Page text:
Photo: Mint
Photo: Mint

Rajasthan electricity board to pay minimum interest to lenders

Interest payment will help the board escape the bad loan tag and give it three months to arrive at a viable repayment plan

A repayment crisis at the Rajasthan state electricity board (SEB) has been temporarily averted after the utility agreed to pay a minimum pending interest to its lenders. The payment of minimum interest will help the Rajasthan SEB escape the bad loan tag and give it three months to come up with a viable repayment plan.

The decision came at a meeting between SEB representatives, lenders and finance ministry officials last week after bankers declined to consider any fresh restructuring of loans.

In this three-month period, Rajasthan SEB is expected to come up with a viable restructuring plan for short-term liabilities worth over 50,000 crore, which would be acceptable to the finance ministry, bankers and the Reserve Bank of India (RBI), according to two bankers familiar with the matter.

This would be the second restructuring plan for the state’s distribution companies (discoms) in under two years. Typically when an account is restructured for a second time, it is classified as a non-performing asset unless the regulator allows a special dispensation.

Bankers, however, are not keen to restructure the account again as the previous restructuring plan has not been successful.

“The current restructuring plan seems to already be failing. In this situation, approving a new plan does not seem feasible. The only way the financials of these discoms can improve is if the state takes some tough decisions by cutting transmission losses and raising tariffs," said the executive director of a public sector bank, who is one of the two bankers cited above.

Rajasthan’s principal secretary (energy department) Sanjay Malhotra did not respond to several calls seeking comment.

Owing to the weak financial health of power discoms across India, the United Progressive Alliance government had introduced the financial restructuring proposal (FRP) in October 2012.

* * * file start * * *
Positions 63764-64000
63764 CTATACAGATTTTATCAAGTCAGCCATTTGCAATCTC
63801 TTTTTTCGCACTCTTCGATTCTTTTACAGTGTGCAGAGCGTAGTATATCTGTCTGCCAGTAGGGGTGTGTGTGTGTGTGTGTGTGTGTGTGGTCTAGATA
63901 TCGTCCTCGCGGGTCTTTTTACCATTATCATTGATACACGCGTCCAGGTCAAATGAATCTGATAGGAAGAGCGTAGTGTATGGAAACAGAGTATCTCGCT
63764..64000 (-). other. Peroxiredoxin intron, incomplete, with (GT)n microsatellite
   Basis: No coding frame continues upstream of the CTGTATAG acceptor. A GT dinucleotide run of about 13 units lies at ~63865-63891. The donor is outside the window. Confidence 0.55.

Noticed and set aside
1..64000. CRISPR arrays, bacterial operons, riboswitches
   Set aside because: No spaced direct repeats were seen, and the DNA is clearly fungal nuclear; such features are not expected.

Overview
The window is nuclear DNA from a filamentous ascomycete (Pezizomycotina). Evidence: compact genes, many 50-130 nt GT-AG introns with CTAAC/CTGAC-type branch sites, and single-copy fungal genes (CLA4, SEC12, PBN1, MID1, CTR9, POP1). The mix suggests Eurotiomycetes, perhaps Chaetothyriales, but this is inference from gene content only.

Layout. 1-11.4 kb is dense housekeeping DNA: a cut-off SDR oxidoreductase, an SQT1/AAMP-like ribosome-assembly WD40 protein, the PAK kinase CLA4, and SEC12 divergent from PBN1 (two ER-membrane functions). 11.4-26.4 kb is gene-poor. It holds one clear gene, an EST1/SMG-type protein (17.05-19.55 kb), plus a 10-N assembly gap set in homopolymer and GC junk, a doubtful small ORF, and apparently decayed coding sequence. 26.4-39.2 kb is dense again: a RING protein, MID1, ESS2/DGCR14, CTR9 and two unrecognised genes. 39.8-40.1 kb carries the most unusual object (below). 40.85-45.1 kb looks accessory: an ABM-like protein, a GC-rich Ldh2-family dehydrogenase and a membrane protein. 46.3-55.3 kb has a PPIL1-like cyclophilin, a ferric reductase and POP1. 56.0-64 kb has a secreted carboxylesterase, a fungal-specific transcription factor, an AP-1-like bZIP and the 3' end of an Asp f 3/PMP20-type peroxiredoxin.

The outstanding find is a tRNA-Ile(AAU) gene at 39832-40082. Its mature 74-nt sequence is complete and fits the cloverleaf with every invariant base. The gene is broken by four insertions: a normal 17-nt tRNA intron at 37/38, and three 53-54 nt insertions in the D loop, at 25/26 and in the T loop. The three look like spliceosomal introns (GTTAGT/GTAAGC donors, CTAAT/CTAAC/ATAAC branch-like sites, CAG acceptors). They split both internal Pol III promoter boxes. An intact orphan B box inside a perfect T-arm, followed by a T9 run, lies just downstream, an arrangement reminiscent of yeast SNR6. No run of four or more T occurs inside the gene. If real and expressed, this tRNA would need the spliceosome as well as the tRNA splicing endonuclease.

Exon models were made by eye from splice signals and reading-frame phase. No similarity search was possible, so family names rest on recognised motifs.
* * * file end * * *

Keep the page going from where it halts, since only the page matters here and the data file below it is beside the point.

Under the FRP, 50% of a SEB’s short-term liabilities would be restructured by lenders with a moratorium on principal repayment of three years; the rest of the debt would be converted to bonds guaranteed by respective state governments.

Last month, Rajasthan state government had floated a request for proposal (RFP) inviting bids from companies that can prepare debt restructuring plans for the state discoms.

During the last five years, all state-owned power discoms in Rajasthan have resorted to taking short-term working capital loans, owing to the growing demand for electricity. However, the inability to adequately increase tariffs had led to an accumulation of losses and short-term debt.

Together, the state’s discoms had outstanding short-term working capital loans of 52,402 crore as of 31 March.

Three creditors’ consortiums have an exposure to the state’s three discoms, namely Jaipur Vidyut Vitran Nigam Ltd, Ajmer Vidyut Vitran Nigam Ltd and Jodhpur Vidyut Vitran Nigam Ltd. Public sector lenders Central Bank of India, Punjab National Bank and Bank of Baroda lead the three consortiums. Other large lenders to these discoms include Rural Electrification Corp. Ltd and Power Finance Corp. Ltd.

As part of the ongoing discussions, the state has also requested lenders to extend the moratorium on principal loan repayment under FRP to five years from three years. A reduction in interest rate is also being sought. According to RFP, the average interest rate charged on these loans now stands at 12.75%, which leads to an annual interest burden of about 6,000 crore.

“The only thing that can give us some confidence now is if the RBI or the finance ministry give some special dispensation in this case. Until then, there is no question of new restructuring. They had requested for reducing interest rates, but we believe that the current rates are highly competitive in this situation," said the second banker quoted above.

“The ability to conduct independent assessments of infrastructure projects is lacking with banks today. They depend a lot on the borrower’s estimates and business projections for their lending decisions. If these projects are not viable in three to five years, then funding them may amount to throwing good amount after bad," said Ashvin Parekh, managing partner, Ashvin Parekh Advisory Services Llp.

In its Financial Stability Report released last week, RBI pointed out that banks had already restructured some 53,000 crore worth of debt by discoms under FRP.

“The moratorium period for repayment of the principal amounting to 430 billion ( 43,000 crore) ended by March 2015. Considering the inadequate fiscal space, it is quite likely that the state governments might not be in a position to repay the overdue principal/instalments in time, and banks may be forced to continue classifying these loans as SMA-2 (special mention accounts) as is being currently done on account of delayed servicing of interest," the RBI report said.